Vietnam Veterans Seek VA Recognition and Benefits for Rare Cancer
Northville, MI (Law Firm Newswire) December 13, 2016 – Hundreds of Vietnam veterans are suffering from a rare bile duct cancer that may be connected to their wartime service. The former service members are urging the Department of Veterans Affairs (VA) to acknowledge their condition is service-related so that they can be eligible for benefits.
The cancer, called cholangiocarcinoma, can be caused by liver flukes present in raw or poorly cooked freshwater fish. Vietnam War veterans may have been infected by liver flukes after eating such fish when their rations ran out. The parasites are commonly found in certain areas of China, South Korea and Vietnam.
“Veterans diagnosed with the cancer may spend their final months fighting for benefits and end up disappointed and frustrated due to lack of recognition from the VA,” said Jim Fausone, a Michigan veterans attorney. “Early diagnosis of the condition is key. If doctors gain a better understanding of the cancer and its risks to those who served in Vietnam, it may be possible to treat veterans and ensure they receive the benefits they deserve.”
Last year the VA rejected nearly 80 percent of benefit claims for the cancer, which have grown six-fold since 2003. According to The Associated Press, three out of four claims are denied.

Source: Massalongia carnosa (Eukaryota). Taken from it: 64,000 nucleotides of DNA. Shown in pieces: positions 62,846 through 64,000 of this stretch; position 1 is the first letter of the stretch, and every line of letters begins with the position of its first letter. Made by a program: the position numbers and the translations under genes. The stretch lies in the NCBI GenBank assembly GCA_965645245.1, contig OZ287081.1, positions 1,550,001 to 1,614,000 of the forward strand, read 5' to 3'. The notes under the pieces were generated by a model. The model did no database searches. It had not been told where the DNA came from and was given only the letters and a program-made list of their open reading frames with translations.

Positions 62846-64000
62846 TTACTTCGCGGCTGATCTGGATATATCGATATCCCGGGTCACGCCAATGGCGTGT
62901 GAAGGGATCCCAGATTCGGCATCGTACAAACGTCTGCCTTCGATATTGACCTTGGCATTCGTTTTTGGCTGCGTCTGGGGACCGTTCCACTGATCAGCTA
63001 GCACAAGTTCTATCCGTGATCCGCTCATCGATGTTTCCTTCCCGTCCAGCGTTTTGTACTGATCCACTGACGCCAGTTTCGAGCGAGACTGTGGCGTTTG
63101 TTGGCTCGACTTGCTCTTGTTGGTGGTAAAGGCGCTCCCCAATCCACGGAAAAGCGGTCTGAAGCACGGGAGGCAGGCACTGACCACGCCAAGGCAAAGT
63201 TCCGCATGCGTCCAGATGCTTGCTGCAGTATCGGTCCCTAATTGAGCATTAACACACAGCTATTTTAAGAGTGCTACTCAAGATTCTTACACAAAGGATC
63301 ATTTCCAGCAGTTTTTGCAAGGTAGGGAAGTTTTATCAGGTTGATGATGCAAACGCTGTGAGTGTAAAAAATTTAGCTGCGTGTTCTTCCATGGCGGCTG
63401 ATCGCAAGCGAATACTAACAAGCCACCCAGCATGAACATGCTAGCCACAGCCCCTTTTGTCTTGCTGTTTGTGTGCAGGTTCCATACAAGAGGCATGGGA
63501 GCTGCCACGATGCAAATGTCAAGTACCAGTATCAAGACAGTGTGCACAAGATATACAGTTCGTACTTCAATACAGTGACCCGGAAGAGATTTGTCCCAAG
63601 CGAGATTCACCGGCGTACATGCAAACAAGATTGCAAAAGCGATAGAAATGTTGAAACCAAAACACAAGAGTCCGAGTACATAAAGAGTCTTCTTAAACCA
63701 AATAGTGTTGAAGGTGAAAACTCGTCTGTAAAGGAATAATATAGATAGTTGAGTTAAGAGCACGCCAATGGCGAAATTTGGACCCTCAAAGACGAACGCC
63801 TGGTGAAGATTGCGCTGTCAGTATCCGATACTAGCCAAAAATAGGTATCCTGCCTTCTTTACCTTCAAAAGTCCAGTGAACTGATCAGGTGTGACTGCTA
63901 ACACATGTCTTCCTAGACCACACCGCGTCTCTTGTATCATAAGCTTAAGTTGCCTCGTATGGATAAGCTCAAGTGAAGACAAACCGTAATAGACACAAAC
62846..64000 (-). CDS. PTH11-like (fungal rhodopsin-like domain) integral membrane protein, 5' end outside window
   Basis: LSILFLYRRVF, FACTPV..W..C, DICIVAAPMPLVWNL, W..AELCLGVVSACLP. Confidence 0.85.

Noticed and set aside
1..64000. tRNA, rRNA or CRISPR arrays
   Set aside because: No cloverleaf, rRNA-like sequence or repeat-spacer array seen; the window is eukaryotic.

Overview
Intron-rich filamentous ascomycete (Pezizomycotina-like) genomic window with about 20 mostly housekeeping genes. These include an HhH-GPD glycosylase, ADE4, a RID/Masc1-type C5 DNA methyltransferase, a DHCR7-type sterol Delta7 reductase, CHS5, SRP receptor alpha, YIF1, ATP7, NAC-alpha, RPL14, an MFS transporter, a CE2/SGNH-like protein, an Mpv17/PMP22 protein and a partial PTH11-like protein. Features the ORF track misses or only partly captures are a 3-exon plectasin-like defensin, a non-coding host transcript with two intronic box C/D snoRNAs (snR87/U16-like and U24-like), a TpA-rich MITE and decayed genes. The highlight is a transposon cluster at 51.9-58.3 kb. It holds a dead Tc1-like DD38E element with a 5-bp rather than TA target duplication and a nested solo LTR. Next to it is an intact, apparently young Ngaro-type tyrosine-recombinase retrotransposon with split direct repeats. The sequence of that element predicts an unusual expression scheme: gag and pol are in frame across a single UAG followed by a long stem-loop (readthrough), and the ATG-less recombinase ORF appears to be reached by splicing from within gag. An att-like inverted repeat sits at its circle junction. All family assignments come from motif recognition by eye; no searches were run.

The department said the VA medical system has seen fewer than 700 cholangiocarcinoma cases over the past 15 years. Only 307 of those veterans applied for benefits claims during that time. Many veterans are unaware of the cancer’s potential connection to their service because it is so rare. About 1.7 in 100,000 individuals in the United States are diagnosed with cholangiocarcinoma each year.
VA officials evaluate each case individually. In order to qualify for VA benefits, veterans are required to prove that their condition is “as likely as not” service-related. However, doctors have said proving that can sometimes be challenging. In addition, the VA said performing regular screenings would be unrealistic and difficult because the condition is so rare.
Cholangiocarcinoma is also hard to treat, killing many victims within a few months of diagnosis. After the liver flukes are ingested, they can live in the bile duct undetected for over 25 years, causing scarring and inflammation that can eventually lead to cancer. Symptoms such as itchy skin and jaundice typically do not occur until advanced stages.Learn more at http://www.legalhelpforveterans.com Legal Help for Veterans, PLLC 41700 West Six Mile Road, Suite 101 Northville, MI 48168 Toll Free Phone: 800.693.4800